Yet, the rhetoric of violence is often more powerful than the reality of violence's strategic effectiveness. Ideology and perception of effectiveness thus have a lot to do with it. Also, there is a steady stream of media coverage of violent forms of resistance. "If it bleeds, it leads" is the mantra that leaves us with the false impression that that which captures headlines, necessarily captures power. Our study is challenging this notion by looking at results.

In the last century, are there not many examples of successful violent movements?

If you look at guerrilla warfare, you can certainly consider that of the Vietcong a success, to the extent that it forced the withdrawal of U.S. forces and eventually led to an invasion of South Vietnam by North Vietnamese forces. You could also call Algeria a successful violent insurrection in that it forced the French to leave.

But I think in all these cases, even if you look at the "successful" ones, you also have to consider what the costs were of taking up violent means. You may have forced the withdrawal of an occupation force or got rid of a colonial regime, but I think you also have to consider what you lost in the process - how many lives, how much destruction occurred, and then look at what comes after. Resistance devoid of a cost-benefit analysis can be suicidal.

What is the desired outcome of the report, and with whom do you wish to share the results?

With scholars, certainly, but with policy makers and local activists as well. It important to recognise, from a theoretical and practical perspective, that civilian-based movements have demonstrated that they are pretty powerful in history, and are un-ignorable. Their demonstrated success in effecting major political transformations alone makes non-violent asymmetrical warfare worthy of study.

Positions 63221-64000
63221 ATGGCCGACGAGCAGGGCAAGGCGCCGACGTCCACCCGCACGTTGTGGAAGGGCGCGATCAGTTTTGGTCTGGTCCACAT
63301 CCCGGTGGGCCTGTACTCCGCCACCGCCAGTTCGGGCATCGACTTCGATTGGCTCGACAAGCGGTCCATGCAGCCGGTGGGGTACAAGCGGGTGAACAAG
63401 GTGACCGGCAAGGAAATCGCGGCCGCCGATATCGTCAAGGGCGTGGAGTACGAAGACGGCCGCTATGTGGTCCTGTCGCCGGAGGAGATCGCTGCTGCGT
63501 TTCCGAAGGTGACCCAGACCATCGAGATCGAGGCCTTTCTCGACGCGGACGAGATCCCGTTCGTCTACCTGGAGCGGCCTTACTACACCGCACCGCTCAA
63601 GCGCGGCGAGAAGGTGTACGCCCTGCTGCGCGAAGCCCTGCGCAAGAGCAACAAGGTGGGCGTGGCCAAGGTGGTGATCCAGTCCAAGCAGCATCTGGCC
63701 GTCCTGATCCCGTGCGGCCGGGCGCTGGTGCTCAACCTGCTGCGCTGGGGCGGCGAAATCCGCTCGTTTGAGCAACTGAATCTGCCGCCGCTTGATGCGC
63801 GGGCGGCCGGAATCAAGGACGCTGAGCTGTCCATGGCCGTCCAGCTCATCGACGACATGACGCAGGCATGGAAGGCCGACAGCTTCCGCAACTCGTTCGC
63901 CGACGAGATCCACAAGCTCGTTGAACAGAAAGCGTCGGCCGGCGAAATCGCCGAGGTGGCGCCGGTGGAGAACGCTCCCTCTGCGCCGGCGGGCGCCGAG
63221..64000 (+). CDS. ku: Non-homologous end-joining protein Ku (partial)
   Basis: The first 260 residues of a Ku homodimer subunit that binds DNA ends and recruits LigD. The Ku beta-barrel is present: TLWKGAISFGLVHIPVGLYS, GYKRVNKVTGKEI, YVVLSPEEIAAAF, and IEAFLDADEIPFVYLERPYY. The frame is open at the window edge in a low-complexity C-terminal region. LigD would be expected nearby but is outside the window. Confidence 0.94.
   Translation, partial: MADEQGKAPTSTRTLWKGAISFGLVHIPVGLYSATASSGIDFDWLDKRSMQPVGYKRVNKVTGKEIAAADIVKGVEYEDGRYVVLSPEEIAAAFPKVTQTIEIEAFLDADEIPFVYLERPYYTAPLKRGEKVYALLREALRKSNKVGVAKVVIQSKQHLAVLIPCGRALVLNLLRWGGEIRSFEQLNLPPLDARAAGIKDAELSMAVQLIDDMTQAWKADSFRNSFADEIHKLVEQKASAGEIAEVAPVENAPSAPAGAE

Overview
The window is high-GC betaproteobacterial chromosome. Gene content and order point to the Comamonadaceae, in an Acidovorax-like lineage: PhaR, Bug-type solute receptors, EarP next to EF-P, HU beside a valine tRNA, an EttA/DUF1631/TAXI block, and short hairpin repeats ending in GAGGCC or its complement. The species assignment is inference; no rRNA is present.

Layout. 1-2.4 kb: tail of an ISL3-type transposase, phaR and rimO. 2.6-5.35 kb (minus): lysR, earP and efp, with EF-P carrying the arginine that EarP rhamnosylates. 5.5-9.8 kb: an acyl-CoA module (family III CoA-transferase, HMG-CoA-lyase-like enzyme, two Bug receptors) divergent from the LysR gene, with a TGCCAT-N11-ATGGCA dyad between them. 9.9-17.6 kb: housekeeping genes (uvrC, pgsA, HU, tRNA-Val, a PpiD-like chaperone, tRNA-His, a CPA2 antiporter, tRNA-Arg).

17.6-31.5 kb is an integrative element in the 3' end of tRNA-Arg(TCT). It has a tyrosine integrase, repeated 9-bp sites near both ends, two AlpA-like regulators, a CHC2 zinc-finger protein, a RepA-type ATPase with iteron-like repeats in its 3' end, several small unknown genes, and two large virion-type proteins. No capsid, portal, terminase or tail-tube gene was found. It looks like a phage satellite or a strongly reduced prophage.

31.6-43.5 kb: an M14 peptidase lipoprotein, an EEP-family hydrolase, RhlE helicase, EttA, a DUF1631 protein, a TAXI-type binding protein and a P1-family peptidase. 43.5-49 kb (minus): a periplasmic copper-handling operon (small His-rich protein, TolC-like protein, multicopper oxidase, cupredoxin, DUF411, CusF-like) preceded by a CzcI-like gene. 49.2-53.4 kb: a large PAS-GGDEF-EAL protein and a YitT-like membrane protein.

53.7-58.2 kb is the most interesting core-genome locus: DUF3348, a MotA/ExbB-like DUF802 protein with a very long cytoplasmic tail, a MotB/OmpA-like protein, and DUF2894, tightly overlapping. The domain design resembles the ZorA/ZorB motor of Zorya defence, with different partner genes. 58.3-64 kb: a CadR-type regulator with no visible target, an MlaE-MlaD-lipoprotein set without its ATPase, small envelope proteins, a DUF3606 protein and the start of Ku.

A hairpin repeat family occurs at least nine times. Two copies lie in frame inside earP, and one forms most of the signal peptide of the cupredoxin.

There is already great appreciation amongst scholars of international relations (IR) that non-state actors are significant agents of change - so it is important to study the trajectories and outcomes of civilian-based movements.

From a security studies perspective, thinking about non-violent resistance as a form of asymmetric conflict, where groups employ unconventional tactics (boycotts, strikes, civil disobedience) as a means of exerting pressure on the adversary, is crucial. We are calling for both a conceptual and theoretical shift in academia. The study of strategic nonviolent conflict is slowly being integrated in undergrad and graduate IR and security studies programs.

But there are also policy implications to this study. There is an option besides relying exclusively on elite-to-elite negotiations and/or sending in the military when it comes to dealing with authoritarian and rights-repressing regimes. It may be more effective to assist those engaged in non-violent resistance.

However, and this is crucial - to be effective, nonviolent movements must be indigenously planned and executed. External assistance cannot create civic coalitions nor disciplined nonviolent action. To assume otherwise (as some analysts do) is to fundamentally misunderstand the dynamics underlying this form of resistance.

Had enough of ‘alternative facts’? openDemocracy is different Join the conversation: get our weekly email


We encourage anyone to comment, please consult the oD commenting guidelines if you have any questions.
Audio available Bookmark Check Language Close Comments Download Facebook Link Email Newsletter Newsletter Play Print Share Twitter Youtube Search Instagram WhatsApp yourData